Liana Nanang and Ajala Omodele have launched ‘Unchained on the Rock,’ a new initiative that “chronicles narratives of Black liberation” and offers “talks, tours, workshops, and educational curriculum consulting.”
A spokesperson said, “Unchained on the Rock, a Bermuda-based initiative that chronicles narratives of Black liberation and resistance throughout the Atlantic Basin, has launched its offerings in time for Black History Month.
“Named in honour of ‘Chained on the Rock’, the seminal work by Bermudian scholar Cyril Outerbridge Packwood, Unchained on the Rock offers talks, tours, workshops, and educational curriculum consulting.
“The programming is delivered by Liana Nanang and Ajala Omodele, Bermudian storytellers who lead Unstoried, a multimedia entertainment studio that empowers and educates People of the Global Majority [aka People of Colour].
Unchained on the Rock presenters Ajala Omodele and Liana Nanang. Photo courtesy of Nicola Muirhead
“Sessions range from one hour to a full day. They can be delivered on clients’ premises or at outdoor and indoor sites around the island. Available topics include “Uprising: Black Protest & Resistance in Bermuda”, “They Called Him Roose” named after Mr Omodele’s book about Bermuda National Hero Pauulu Kamarakafego, “Beyond Seascapes: Black Art in Bermuda”, and “A Tale of Two Lawyers”, focusing on Jamaican barrister Matthew Spencer-Joseph and the late lawyer and MP Julian Hall, father of Ms. Nanang. Further topics can be found in Unchained’s information pack, available on its website www.unchainedontherock.com.
“Mr Omodele is an educator, writer, poet, and lecturer. He is the author of ‘Dame Lois: The People’s Advocate’, ‘They Called Him Roose’ and ‘Look for Me in the Whirlwind: A Story of Marcus Garvey’. Holding a master’s degree in education, Mr Omodele has taught at the primary and middle school level and designed and delivered a graduate-level course at York University.
“He has conducted professional development seminars on Black history for Bermuda’s educators and featured as a speaker for Oxford University’s Race & Resistance Conference and ThinkFest. He has been featured in a variety of international documentaries, has been interviewed by Forbes and several of his poems have been published in MOKO: Caribbean Arts and Letters. His poem, entitled ‘the crossing [aka why I don’t like tall ships]’ was selected for inclusion in the 2022 Bermuda National Gallery Biennial.”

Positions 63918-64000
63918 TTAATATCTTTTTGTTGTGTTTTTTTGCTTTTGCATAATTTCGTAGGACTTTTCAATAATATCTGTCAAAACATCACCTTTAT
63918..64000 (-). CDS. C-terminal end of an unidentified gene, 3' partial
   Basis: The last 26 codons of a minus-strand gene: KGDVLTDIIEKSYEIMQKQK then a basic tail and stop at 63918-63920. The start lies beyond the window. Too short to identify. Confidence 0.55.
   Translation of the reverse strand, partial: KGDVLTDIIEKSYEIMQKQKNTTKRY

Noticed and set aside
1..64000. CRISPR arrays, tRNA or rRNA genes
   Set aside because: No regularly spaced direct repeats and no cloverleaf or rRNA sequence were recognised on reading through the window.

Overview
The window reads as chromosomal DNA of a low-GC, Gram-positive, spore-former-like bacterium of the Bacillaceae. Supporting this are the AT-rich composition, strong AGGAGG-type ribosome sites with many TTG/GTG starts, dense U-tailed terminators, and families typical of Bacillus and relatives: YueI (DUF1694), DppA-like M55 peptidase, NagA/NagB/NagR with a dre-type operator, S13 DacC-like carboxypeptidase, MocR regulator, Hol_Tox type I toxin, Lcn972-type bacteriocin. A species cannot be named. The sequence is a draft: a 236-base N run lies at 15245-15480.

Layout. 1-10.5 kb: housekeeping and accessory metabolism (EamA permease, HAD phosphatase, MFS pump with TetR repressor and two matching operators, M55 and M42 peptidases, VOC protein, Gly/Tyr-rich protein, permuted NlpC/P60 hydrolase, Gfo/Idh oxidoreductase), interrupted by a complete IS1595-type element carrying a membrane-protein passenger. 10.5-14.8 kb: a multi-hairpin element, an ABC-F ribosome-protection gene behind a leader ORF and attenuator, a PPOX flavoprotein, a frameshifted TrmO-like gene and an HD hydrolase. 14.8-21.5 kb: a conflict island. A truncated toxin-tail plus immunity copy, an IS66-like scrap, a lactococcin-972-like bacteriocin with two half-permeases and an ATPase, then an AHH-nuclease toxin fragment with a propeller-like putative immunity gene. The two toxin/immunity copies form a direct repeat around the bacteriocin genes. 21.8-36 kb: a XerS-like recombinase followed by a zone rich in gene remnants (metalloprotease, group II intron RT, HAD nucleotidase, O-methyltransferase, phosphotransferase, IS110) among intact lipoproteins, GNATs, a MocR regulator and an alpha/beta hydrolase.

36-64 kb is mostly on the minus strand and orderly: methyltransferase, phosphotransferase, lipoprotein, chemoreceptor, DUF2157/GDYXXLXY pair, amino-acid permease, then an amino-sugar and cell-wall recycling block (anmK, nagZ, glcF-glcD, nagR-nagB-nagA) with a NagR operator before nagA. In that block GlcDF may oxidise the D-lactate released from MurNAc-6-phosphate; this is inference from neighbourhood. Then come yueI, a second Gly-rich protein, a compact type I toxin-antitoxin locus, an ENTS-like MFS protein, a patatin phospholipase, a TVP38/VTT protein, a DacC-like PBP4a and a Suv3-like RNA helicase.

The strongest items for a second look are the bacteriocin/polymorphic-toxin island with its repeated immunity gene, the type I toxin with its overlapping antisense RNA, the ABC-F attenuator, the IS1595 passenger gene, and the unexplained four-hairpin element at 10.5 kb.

Mr Omodele says, “I see the study of African history as both a map and mirror that simultaneously shows us where we have been, where we are and where we can go, while reflecting our limitless capacity for courage, creativity and greatness. For the past few years, Liana and I have been working on melding our talents and knowledge and I’m excited to formally introduce our offerings.”
The spokesperson said, “Ms Nanang is a multidisciplinary storyteller whose work navigates race, nationality, trauma, resilience, spirituality, colonialism, and her identity as a neurodivergent woman of colour. Liana’s writing and photography have featured in The New York Times, and she has been interviewed by Forbes, the UK’s BBC Breakfast and BBC World News.
“She won Best Columnist in the 2017 Best of Bermuda Awards and was awarded Use of Materials in the 2021 Charman Prize at Masterworks Museum. Ms Nanang obtained a law degree from University College London and is a New York-qualified attorney. Both her visual art and poetry were selected for the 2022 Bermuda National Gallery Biennial.
“Ms Nanang is a seasoned PR strategist who spent several years leading a communications and content development firm, working with multinational corporations, political campaigns, non-profits, and public sector agencies. Her first book for adult readers will be published internationally in August 2024.”
Ms Nanang says, “While Black History Month is not officially celebrated in Bermuda, several companies have reached out to us to request talks in recognition. Consequently, we felt that February was the perfect month to launch our initiative. With support from the Bermuda Arts Council, we attended the Rock Retreat – a week-long writers’ intensive – in Gibraltar last May, where we further developed our storytelling skills and knowledge.
“Following the murder of George Floyd, global interest in learning authentic Black history as a bridge to justice and equity piqued but has since waned. Ajala and I have been lifelong students of Black Bermudian history and we feel it important that our stories continue to be told.”
The spokesperson said, “All talks and tours include Q&A. Workshops are tailored for the audience, providing a more interactive engagement. Interested organisations are invited to email firstname.lastname@example.org to register their interest and obtain a quote. Pricing starts at $1,000 with discounted rates available for non-profit groups.”